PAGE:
In 1967, the Sanitary Board was established. Later that same year, an agreement between the board and American Suburban Utilities allowed for the construction of the wastewater plant at 96th street and then River Road, now Hazel Dell Parkway. In 1968, a federal grant for $220,500 and a state grant for $110,250 was obtained to aid in the construction of the new plant. In 1969, the town of Carmel bought the 96th Street plant from the Keystone Square Company for the amount of $880,480.
Since the 1970s, the wastewater plant has gone through several expansions and improvements including the installation of a UV disinfection system in 2004 and in 2006 the first Bio-Pasteur process to pasteurize solids in the United States, earning the 2006 Honors Award for Engineering Excellence awarded by the American Council of Engineering Companies of Indiana.
Aerial view of the newly expanded
Wastewater Treatment Plant, 2021.
2021: To meet Carmel’s continued growth, the Wastewater Treatment Plant, located at 96th Street and Hazel Dell Parkway, expanded its capacity from 12 million gallons per day to 14 million gallons per day. The expansion included the addition of two new aeration tanks, and one final clarifier along with piping/pump replacements and additions. The project was financed through a low interest loan (2.5%) offered through the Indiana Finance Authority State Revolving Loan Fund.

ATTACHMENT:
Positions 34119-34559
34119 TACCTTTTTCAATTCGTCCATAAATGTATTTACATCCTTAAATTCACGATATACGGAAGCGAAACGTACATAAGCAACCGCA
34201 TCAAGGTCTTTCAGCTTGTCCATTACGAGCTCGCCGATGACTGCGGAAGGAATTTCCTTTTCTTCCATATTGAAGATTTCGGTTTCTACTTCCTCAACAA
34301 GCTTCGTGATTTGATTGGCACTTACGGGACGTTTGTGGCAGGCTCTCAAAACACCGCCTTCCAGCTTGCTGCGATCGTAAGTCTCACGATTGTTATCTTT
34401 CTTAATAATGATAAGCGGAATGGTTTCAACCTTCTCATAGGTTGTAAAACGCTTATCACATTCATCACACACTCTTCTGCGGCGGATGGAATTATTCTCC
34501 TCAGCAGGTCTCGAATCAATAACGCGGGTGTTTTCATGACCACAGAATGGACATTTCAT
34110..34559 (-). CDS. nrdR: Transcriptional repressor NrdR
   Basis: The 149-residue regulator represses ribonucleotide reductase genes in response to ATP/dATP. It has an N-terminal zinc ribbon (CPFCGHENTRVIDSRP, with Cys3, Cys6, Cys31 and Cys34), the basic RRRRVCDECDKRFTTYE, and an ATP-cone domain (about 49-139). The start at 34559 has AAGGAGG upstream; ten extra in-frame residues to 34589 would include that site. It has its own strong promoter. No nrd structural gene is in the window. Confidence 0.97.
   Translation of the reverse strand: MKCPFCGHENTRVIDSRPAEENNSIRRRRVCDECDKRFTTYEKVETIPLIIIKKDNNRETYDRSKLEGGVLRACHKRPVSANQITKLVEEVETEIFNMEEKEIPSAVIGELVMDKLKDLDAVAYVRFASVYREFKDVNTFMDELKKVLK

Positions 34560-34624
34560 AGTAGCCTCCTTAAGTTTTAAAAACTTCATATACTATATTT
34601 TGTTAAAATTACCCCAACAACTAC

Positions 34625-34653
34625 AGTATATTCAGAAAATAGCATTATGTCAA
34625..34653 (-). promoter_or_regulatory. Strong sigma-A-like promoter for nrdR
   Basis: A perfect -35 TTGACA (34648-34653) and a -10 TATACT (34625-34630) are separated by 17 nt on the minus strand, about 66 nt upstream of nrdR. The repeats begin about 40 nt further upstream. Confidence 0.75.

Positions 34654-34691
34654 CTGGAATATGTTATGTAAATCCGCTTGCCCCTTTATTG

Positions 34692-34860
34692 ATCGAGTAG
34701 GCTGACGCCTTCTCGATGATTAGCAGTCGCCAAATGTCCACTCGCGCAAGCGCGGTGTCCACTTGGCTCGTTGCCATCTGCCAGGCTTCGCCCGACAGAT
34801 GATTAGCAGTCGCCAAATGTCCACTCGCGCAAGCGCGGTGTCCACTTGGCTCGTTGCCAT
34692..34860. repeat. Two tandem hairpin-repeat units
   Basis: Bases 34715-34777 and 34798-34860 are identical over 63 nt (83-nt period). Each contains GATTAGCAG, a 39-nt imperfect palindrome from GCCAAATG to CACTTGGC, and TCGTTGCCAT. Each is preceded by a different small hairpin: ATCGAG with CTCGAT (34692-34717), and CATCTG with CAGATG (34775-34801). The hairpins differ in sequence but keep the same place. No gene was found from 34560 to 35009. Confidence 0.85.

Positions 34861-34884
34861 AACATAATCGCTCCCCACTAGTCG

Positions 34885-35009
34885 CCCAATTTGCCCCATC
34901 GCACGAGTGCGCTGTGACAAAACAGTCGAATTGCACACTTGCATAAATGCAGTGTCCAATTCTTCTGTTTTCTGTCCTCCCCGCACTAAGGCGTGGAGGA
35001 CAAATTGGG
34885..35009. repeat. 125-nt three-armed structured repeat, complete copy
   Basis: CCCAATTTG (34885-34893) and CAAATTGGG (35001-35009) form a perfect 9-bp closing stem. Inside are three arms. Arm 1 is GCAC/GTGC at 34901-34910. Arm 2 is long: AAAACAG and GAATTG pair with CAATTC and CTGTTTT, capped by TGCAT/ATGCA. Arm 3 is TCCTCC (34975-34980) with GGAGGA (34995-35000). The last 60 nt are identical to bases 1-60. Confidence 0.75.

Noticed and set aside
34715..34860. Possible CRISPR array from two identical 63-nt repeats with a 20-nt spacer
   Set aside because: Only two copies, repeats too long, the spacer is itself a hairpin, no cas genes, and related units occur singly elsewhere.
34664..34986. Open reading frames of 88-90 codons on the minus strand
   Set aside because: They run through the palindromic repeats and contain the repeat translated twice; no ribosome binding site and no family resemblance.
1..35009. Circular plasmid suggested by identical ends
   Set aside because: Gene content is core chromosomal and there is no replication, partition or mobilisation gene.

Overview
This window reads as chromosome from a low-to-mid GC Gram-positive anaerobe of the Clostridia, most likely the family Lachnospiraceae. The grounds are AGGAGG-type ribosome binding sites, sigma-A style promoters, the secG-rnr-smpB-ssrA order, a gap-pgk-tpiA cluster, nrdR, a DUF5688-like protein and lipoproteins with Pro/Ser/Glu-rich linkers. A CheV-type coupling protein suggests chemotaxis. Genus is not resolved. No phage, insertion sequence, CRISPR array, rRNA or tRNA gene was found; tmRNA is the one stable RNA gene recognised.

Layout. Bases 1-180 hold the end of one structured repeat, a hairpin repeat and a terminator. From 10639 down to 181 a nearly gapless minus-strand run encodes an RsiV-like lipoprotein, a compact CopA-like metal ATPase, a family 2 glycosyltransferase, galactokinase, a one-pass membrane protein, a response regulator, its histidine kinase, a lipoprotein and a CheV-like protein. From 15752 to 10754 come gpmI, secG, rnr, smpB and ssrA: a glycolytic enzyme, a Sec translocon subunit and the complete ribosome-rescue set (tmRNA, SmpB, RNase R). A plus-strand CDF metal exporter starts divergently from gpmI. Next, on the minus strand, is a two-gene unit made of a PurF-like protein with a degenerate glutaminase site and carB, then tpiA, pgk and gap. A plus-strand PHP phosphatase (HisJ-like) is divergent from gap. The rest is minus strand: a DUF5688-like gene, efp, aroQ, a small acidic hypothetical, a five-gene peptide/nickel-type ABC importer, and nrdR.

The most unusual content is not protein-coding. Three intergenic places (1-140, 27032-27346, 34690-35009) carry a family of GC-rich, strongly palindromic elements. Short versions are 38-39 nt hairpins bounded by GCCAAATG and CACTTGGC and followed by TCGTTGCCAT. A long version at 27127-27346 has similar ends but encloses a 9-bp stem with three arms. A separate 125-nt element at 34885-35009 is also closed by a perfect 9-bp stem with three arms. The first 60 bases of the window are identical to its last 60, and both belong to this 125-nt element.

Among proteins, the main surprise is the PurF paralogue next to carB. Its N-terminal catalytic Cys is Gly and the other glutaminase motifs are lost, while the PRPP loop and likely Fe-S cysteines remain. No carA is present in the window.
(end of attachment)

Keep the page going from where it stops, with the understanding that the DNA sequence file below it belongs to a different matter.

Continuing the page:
Since the completion of the expansion project, a series of improvement projects began, allowing the plant to biologically or chemically remove phosphorus from Carmel’s wastewater effluent. Effective December 1, 2021, final effluent limitations of phosphorus are permit-regulated by the Indiana Department of Environmental Management.
2021 Wastewater Treatment Plant expansion
Two new Aeration Tanks
One new Final Clarifier